When Sherry Gobble gets anxiety, she’s generally not thinking about work or money. She’s thinking about something most Americans rarely consider: her tap water.
“The hardest moments for me is when I’m laying awake in the middle of the night and I’m thinking about all the times I made a pitcher of Kool-Aid with the water, or I boiled a pot of corn or potatoes with the water,” she said. “Those thoughts stick with me in the middle of the night.”
That quote comes from a new mini-documentary by the Center For American Progress (CAP), which chronicles Gobble’s life living directly next to a coal ash pond in Dukeville, North Carolina. Coal ash is the second-largest form of waste generated in the United States, and contains contains chemicals like arsenic, chromium, mercury, and lead. Just this past summer, Gobble found out via tests from the group Waterkeeper Alliance that the water wells surrounding her home — including the one that provides her tap water — contain aluminum, chromium, lead, iron, manganese, and hexavalent chromium, a known carcinogen. Duke Energy, the company that owns the coal ash pond, has denied that the contamination is its doing.
ThinkProgress has reported extensively on Gobble and the drinking water situation in Dukeville. But the new mini-documentary from CAP adds a new element to the story of pollution and illnesses allegedly resulting from it: the court system. Because coal ash is not regulated by either the North Carolina or federal government (the EPA has proposed federal regulations for coal ash, but they have not been finalized), citizens must use the court system if they want to see compensation for their troubles. And the court system, the documentary alleges, is not working the way it should.
“North Carolina’s judicial elections are now inundated with money from big business and the GOP,” said Billy Corriher, the director of research for Legal Progress at CAP. “Before 2014, candidates could rely on public financing instead of big-money donors. But now, wealthy campaign donors are the only option for NC judges.”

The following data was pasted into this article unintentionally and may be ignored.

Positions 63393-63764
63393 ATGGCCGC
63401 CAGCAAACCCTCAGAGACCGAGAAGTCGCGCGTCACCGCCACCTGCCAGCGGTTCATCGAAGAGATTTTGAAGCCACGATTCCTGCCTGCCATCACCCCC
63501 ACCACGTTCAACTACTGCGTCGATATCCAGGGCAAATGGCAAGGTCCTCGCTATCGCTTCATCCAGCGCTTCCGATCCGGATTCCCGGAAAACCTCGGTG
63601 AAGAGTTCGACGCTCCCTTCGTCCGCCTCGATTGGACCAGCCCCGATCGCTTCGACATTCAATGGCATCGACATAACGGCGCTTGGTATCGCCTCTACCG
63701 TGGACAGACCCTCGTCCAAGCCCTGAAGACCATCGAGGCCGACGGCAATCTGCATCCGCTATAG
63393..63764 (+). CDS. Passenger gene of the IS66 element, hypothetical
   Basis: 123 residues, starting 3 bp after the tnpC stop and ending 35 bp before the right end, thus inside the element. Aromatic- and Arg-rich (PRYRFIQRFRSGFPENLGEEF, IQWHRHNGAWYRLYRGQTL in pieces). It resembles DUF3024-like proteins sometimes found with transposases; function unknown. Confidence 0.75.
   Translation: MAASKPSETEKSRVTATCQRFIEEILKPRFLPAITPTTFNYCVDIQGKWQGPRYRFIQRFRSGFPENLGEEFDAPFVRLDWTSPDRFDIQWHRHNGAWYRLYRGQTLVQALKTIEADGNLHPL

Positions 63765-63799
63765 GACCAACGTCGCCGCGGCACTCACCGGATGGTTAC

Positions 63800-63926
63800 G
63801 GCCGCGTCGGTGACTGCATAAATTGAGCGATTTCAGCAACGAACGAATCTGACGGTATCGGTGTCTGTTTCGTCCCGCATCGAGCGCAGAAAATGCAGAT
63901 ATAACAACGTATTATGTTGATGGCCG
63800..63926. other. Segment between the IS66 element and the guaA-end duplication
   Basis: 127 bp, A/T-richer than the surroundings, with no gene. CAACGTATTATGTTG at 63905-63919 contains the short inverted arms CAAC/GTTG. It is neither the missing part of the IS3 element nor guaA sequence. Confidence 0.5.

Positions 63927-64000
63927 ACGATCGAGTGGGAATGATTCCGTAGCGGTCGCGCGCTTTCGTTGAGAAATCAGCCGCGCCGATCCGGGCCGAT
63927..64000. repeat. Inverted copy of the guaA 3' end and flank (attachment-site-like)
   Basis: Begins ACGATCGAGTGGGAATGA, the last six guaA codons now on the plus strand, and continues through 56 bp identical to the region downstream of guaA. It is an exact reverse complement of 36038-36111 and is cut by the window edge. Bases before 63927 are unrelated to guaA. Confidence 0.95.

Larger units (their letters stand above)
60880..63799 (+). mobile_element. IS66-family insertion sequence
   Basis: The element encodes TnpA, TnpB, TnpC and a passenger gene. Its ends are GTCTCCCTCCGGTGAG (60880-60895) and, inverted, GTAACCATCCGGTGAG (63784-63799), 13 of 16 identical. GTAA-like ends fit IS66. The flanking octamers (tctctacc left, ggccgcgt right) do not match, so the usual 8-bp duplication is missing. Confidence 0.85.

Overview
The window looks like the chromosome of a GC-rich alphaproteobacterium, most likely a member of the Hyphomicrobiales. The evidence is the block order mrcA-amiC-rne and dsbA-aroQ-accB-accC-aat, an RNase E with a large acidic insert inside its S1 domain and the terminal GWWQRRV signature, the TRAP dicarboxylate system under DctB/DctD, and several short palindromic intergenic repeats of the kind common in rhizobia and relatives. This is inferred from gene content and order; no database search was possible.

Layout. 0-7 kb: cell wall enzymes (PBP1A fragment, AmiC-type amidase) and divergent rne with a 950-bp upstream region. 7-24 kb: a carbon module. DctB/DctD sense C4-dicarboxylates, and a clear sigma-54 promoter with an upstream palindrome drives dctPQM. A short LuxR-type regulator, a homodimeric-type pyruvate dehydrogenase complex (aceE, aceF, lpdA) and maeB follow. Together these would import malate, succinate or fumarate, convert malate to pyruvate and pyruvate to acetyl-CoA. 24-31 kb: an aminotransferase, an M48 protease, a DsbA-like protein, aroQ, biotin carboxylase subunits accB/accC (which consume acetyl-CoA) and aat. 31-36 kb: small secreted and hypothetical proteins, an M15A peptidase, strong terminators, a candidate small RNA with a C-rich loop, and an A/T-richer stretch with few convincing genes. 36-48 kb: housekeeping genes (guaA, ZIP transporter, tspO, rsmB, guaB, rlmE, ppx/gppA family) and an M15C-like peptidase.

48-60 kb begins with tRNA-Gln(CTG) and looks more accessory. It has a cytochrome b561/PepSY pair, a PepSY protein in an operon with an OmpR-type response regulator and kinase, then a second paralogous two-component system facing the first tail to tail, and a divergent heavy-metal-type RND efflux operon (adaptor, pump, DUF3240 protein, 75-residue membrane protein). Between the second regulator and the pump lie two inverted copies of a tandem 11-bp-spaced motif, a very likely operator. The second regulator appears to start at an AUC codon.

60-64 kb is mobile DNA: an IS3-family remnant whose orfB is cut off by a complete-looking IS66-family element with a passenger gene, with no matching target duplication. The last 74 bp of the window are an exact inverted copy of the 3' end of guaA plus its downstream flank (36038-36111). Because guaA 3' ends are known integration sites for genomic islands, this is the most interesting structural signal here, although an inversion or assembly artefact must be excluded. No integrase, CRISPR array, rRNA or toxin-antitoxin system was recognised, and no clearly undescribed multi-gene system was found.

Until 2013, North Carolina elected judges using a public financing program that gave candidates several hundred thousand dollars for their judicial campaigns if they raised enough money from small donors. According to a CAP report on the subject, the decade-long program “muted the influence of deep-pocketed donors” to judicial elections, and therefore kept special interests out of the court system.
Now, judicial elections are funded by private money, and CAP alleges that this will allow corporate polluters to buy more influence in the justice system and prevent individuals like Gobble from achieving justice in court.
“[The repeal of public financing] gives corporate polluters and other special interests the opportunity to elect the judges that they want,” Michele Jawando, the Vice President of Legal Progress, said in the video. “Everyone should care about this, because when you take the fact that the state and federal government have basically abdicated their responsibility to regulate these issues, the state courts are the last stopgap.”
So far, two lawsuits have been filed in North Carolina that aim to require Duke Energy to clean up its coal ash ponds across the state. Some families in Dukeville and the surrounding communities are considering filing a class action lawsuit against Duke Energy, but that is in the early stages.
More on how money from polluters goes into North Carolina’s judicial elections can be found here.